A structured walking program often works better than medicine or surgery to help people with peripheral artery disease (PAD) walk longer and farther without pain. Regular walking helps you
Ask your doctor about a walking or treadmill program designed for you. He or she may help you design a program that is right for you or direct you to a local hospital or a cardiac rehabilitation center for guidance.
Slow and Steady Wins the Race
Over time, you will be able to walk longer with less pain but it may take months, so be patient with yourself!
- Aim at first to build up to 30 to 35 minutes of total walking time (not including resting time).
- Once you’re achieved 35 minutes, reset your goal to achieve 50 minutes of walking.
- Try to add five minutes each week until you can walk 50 minutes during each of three to five sessions a week.
- Once you achieve the 50-minute goal, challenge yourself to work harder, perhaps walking up a hill or the stairs, or adjusting the treadmill’s incline. When your schedule doesn’t allow walking the full 50 minutes, try to work in several shorter sessions during the day.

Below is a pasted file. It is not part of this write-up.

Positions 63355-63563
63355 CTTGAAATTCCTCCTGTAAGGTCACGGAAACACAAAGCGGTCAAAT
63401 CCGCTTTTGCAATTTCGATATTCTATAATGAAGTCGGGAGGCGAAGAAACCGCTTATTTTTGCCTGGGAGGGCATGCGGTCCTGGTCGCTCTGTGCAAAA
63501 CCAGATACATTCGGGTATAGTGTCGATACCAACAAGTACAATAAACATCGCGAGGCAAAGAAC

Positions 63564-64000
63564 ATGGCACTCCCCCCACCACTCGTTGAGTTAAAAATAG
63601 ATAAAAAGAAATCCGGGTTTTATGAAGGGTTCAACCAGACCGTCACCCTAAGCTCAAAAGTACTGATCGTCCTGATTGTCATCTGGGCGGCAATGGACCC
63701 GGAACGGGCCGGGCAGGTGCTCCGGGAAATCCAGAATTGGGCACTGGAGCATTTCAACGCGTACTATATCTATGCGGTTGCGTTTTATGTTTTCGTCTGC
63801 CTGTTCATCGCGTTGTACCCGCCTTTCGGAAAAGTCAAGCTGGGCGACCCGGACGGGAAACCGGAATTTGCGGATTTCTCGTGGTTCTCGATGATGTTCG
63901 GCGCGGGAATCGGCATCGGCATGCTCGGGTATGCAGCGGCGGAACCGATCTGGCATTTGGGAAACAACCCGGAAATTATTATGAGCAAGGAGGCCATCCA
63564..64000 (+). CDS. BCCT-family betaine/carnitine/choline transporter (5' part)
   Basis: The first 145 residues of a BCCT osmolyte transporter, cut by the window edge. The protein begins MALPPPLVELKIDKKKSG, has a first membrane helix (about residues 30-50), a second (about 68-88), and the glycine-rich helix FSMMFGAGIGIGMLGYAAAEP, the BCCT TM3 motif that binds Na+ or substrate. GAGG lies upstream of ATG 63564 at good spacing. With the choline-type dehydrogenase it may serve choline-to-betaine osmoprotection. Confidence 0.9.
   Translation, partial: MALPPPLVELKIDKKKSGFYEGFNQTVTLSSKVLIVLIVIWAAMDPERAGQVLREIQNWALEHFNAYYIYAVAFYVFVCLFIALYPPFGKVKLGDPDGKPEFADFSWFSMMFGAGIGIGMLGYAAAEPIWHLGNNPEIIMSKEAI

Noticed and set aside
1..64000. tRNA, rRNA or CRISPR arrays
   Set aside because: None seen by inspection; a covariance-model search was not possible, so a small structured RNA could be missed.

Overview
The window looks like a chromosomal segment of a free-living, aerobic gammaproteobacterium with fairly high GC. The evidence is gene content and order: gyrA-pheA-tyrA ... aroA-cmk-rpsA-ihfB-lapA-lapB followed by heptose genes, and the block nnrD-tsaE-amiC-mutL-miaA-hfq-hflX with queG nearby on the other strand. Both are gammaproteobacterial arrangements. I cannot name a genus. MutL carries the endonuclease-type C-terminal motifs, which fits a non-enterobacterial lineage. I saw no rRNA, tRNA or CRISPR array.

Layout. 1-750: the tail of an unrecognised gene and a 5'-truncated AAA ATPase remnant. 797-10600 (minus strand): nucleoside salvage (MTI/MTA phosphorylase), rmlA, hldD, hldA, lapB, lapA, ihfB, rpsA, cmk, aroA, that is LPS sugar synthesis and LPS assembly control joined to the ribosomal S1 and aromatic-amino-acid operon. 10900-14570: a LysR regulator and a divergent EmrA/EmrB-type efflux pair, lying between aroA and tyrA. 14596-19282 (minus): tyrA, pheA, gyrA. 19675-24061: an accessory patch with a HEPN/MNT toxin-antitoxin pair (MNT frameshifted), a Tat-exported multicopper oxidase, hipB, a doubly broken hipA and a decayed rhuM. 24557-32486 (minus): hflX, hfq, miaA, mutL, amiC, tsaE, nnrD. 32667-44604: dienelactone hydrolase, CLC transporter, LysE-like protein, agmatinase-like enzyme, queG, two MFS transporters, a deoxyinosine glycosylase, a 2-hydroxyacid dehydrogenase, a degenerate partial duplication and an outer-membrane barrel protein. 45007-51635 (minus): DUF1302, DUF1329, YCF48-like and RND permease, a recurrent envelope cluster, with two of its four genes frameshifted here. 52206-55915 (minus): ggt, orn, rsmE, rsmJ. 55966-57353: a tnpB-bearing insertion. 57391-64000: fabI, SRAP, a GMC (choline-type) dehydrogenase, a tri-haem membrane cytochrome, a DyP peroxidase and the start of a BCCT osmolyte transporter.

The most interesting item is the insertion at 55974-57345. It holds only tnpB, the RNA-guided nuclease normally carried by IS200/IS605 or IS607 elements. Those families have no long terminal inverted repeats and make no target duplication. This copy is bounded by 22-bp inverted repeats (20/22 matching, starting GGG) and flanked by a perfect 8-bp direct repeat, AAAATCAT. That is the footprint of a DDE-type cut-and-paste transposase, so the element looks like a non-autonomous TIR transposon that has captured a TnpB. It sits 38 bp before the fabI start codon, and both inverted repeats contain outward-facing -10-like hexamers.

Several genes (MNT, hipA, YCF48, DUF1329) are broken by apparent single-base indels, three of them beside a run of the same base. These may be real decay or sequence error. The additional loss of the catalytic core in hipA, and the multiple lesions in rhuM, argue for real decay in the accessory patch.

- Walk at least three to five times a week.
Recommended Walking Routine
- Begin each walk by walking slowly for several minutes
- Take a few minutes to gently stretch the thigh and calf muscles in your legs
- Walking may hurt at first – and that’s good. In fact, the goal is to walk at a pace that causes mild or moderate pain or tightness in your legs within three to five minutes. On a scale of 1 (least) to 5 (highest) level of pain, mild or moderate pain would be 3 or 4. When you reach this level of pain, stop to rest.
- Walk at a pace that causes mild or moderate leg pain, then rest. Repeat several times.
- To end your walking session, walk slowly for the last five minutes.
- Take another minute or two to gently stretch your leg muscles.
Stick with it!
Be patient with yourself even if you feel you’re not improving.
Make walking your top priority.
You can print this Walking Guide here (PDF version).